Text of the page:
New York’s mayor’s plan to lift vaccine mandate will not let Kyrie Irving play home games, yet

Brooklyn Nets v Milwaukee Bucks
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There is good news on the COVID and vaccine mandate front in New York: The numbers have dropped enough that Mayor Eric Adams says he plans to drop the city’s public sector vaccine mandates on March 7.

That’s good news for New Yorkers — cases and hospitalizations have fallen and life can inch toward the new normal — however, it does not help Kyrie Irving play home games for the Brooklyn Nets.

Irving is covered by a second vaccine mandate for private employers, which does not allow employers to allow unvaccinated employees (Irving) to the workplace (Barclay’s). In his statement saying the public-sector mandate was going away, Adams said “all other vaccine mandates in New York City will remain in place at this time.”

Speaking on CNBC on Monday, Adams said he would not make an exception to the rule for Irving.

“Listen, I want Kyrie on the court. I would do anything to get that ring. So badly, I want it. But there’s so much at stake here. And I spoke with the owner of the team. We want to find a way to get Kyrie on the court, but this is a bigger issue. I can’t have my city closed down again. It would send the wrong message just to have an exception for one player when we’re telling countless number of New York City employees, ‘If you don’t follow the rules, you won’t be able to be employed.'”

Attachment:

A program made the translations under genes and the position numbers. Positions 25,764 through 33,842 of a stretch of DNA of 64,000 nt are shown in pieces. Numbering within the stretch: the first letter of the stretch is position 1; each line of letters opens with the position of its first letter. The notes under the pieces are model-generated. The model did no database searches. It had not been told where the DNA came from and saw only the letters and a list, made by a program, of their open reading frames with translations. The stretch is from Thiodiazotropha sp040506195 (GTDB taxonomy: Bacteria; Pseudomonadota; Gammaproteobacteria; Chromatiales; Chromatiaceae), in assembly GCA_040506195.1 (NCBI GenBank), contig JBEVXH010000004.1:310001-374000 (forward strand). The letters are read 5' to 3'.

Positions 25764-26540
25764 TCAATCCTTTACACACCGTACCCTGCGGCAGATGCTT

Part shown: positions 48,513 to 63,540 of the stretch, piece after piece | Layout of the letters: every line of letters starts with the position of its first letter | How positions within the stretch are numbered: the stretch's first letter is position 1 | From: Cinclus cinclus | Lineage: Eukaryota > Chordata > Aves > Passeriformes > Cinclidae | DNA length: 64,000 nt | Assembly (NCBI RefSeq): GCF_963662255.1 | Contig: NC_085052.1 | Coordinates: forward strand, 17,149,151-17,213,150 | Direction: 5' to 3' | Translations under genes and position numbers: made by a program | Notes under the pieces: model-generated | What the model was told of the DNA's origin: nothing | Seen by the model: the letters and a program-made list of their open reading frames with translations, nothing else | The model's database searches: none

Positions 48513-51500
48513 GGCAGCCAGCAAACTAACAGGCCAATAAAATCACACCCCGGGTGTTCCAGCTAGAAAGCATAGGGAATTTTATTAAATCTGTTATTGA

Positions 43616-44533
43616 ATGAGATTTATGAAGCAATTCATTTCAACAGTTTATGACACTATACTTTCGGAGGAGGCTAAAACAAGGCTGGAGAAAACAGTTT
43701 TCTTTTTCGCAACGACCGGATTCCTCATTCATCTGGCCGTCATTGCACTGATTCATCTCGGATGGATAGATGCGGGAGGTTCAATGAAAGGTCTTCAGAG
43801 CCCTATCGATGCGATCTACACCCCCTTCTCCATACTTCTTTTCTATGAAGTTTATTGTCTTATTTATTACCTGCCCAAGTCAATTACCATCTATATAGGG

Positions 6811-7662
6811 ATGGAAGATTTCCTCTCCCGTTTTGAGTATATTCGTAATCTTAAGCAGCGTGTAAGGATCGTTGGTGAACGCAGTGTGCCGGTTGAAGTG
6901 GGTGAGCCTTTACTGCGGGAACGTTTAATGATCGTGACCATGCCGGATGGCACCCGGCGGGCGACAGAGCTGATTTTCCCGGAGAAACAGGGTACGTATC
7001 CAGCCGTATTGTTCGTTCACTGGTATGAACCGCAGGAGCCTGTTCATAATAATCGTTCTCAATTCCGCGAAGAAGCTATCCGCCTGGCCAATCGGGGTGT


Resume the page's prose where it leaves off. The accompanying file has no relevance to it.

Those other vaccine mandates are expected to be lifted at a later date, and there is an “inevitable” sense Irving will be able to play home games for the Nets before the playoffs, wrote Adrian Wojnarowski at ESPN.

A whole Brooklyn Nets team is potentially scary. Right now, Kevin Durant is expected to return from a sprained knee later this week, Ben Simmons is still weeks away from a return, and Irving is a part-time player, only in road games due to the vaccine mandate. All three of those situations could change by the end of the month, but it may be too late for the Nets to avoid the play-in games (they are currently the No. 8 seed, three games out of No. 6 and safety) and a rough road through the playoffs. Still, healthy they are a threat to come out of the East.